Generally, prostate cancer incidence and mortality rates are higher in Western countries than Asian countries. Our study found that in Singapore during 1998 to 2002, the highest and lowest ASRs per 100,000 were 30.9 (Chinese) and 18.6 (Indians) respectively, while the highest and lowest age-standardized mortality rates per 100,000 were 10.0 (Malays) and 6.0 (Indians) respectively. These rates are still much lower than those found in the United States (ASR: 118.4 and mortality rate: 21.7; per 100,000) and the Nordic countries (e.g. Finland: ASR: 82.7 and mortality rate: 29.7, Sweden: ASR: 84.6 and mortality rate: 35.7; per 100,000) for the same period [15, 16]. One possible risk factor for the increasing incidence in Singapore is the adoption of a westernized diet that generally has a higher intake of animal fats. The upward trend seen in the prostate cancer incidence rates in Singaporean Chinese has also been reported in other developed countries in Asia such as Japan, China-Hong Kong and China-Shanghai [17], whose affluence have also led to the adoption of more westernized diets.

A few studies have reported that Asian diets may offer some protection against prostate cancer [2, 18, 19]. For example, legumes have been shown to confer protection against prostate cancer in a recent multi-ethnic case-control study [20]. Singaporean Indians, especially those who are vegetarians, generally consume more legumes than the other two ethnic groups [21]. This may explain why the incidence and mortality rates were lower in Singaporean Indians compared to Singaporean Chinese. However, the incidence of prostate cancer in Singaporean Indians was higher compared to places in India such as Chennai (3.9 per 100,000) and Mumbai (6.9 per 100,000) for 1998 to 2002. This could be due to Singaporean Indians eating a relatively more westernized diet than Indians from India. Many studies have attempted to elucidate the nutritional etiology of prostate cancer but definitive answers have not been found. Hence, this would be an interesting and useful avenue of research to pursue.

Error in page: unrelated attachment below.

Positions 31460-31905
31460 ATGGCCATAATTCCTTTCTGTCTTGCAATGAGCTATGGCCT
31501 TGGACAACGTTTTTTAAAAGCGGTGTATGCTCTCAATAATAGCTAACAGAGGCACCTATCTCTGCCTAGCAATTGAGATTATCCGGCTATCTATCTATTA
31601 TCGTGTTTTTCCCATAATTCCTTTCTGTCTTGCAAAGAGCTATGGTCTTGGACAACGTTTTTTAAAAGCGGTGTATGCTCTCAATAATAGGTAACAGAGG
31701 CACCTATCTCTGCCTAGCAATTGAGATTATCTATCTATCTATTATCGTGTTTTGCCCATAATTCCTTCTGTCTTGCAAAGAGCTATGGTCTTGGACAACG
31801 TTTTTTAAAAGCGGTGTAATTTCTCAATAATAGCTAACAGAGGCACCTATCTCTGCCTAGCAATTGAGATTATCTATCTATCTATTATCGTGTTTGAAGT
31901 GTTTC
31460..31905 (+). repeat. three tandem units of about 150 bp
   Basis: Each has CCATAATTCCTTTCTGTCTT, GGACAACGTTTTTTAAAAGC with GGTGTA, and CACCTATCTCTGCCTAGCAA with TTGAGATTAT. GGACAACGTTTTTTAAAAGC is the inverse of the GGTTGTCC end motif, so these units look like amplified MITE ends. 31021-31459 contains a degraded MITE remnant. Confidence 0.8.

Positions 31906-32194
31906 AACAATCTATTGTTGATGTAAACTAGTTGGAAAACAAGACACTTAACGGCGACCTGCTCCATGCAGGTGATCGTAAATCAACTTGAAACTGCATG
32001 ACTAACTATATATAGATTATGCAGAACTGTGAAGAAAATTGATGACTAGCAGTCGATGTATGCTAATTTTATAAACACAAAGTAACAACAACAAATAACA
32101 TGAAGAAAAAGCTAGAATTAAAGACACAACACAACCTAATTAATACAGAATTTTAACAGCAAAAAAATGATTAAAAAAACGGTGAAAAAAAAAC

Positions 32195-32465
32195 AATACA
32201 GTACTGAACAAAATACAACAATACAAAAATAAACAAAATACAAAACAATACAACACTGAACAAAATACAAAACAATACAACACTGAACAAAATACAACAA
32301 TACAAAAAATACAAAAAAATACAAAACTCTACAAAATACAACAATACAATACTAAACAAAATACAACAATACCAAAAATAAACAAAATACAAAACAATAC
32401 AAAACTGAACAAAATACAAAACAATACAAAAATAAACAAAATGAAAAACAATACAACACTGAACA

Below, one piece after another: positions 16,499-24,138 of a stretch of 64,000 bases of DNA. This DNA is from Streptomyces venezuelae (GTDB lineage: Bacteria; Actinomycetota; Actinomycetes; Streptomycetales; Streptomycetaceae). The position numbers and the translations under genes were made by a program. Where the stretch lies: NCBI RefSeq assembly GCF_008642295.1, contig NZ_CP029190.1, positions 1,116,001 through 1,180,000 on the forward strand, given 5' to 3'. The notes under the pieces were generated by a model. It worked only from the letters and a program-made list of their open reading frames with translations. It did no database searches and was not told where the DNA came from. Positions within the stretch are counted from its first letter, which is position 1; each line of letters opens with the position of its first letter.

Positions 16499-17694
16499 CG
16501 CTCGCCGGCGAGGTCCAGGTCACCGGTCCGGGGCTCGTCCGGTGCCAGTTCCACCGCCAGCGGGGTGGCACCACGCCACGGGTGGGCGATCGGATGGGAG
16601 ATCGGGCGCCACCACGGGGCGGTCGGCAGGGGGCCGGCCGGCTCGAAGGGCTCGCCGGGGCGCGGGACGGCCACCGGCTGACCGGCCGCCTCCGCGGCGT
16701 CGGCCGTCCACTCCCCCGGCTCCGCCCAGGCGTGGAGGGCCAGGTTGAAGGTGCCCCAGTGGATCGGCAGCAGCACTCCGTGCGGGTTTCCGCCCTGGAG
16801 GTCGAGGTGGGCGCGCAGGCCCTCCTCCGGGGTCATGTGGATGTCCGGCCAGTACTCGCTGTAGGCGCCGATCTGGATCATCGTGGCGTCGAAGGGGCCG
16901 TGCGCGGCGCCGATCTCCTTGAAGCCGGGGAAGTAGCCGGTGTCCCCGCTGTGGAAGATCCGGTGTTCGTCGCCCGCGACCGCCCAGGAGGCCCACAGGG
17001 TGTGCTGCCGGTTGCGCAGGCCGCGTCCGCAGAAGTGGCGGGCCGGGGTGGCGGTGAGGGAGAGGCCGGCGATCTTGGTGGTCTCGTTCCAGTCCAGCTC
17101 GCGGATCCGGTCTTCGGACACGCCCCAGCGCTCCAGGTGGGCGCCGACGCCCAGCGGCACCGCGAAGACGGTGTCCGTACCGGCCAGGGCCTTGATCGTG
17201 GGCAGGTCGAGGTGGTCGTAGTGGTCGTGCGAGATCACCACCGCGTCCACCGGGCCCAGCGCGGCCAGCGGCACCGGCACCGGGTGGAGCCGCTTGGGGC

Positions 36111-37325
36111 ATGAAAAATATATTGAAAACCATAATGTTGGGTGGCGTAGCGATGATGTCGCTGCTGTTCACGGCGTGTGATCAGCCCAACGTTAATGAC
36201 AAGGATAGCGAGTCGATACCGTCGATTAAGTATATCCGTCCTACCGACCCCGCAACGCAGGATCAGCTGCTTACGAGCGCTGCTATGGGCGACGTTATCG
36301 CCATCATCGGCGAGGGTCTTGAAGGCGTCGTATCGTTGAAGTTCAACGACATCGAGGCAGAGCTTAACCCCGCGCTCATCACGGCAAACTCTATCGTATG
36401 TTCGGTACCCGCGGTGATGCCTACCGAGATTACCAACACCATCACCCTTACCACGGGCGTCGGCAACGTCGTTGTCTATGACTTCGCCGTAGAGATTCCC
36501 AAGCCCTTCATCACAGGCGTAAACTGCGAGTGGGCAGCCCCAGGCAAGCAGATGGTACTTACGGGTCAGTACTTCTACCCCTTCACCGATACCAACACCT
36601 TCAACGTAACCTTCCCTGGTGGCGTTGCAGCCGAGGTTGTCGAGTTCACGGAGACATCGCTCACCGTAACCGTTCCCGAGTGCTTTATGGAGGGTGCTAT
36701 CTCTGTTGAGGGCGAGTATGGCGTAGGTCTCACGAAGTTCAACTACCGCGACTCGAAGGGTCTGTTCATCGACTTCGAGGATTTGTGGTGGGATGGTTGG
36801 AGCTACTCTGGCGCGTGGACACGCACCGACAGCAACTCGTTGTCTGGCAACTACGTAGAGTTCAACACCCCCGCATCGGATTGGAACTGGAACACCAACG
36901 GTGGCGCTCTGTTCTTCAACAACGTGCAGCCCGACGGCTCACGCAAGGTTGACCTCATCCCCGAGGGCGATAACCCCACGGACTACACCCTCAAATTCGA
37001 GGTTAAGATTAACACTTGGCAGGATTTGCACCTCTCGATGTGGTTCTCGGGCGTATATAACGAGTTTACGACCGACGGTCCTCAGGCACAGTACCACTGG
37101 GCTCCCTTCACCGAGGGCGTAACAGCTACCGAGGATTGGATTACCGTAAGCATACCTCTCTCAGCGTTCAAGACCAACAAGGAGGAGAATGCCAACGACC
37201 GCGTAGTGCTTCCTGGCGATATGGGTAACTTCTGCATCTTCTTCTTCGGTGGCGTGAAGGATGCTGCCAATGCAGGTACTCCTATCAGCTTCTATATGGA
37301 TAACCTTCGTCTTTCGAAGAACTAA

The ASRs for Singaporean Chinese were still increasing during 1998 to 2002, in contrast to figures from the United States where a peak was observed in the 1990s [22]. One possible reason could be the slower uptake and routine use of PSA testing in Singapore. In the United States, 1.2% of white men received a PSA test in 1988 and this increased to nearly 40% in 1994 [23]. There is no comprehensive data to show the extent of PSA testing in Singapore. However, from observation, the uptake of PSA testing in Singapore is still low (Cheng 2007, personal communication). PSA screening tests are offered to men above 50 years of age as part of their general health screening, but this optional test comes with an additional cost. This may explain why the trend in the age-adjusted prostate cancer incidence rates from Singapore is similar to that in the UK where the uptake of PSA is also slower than in the United States [22]. The availability of transrectal ultrasound and extended systematic and sextant biopsies for prostate cancer detection in the late 1990s could have also contributed towards sustaining the upward trend in prostate incidence [17].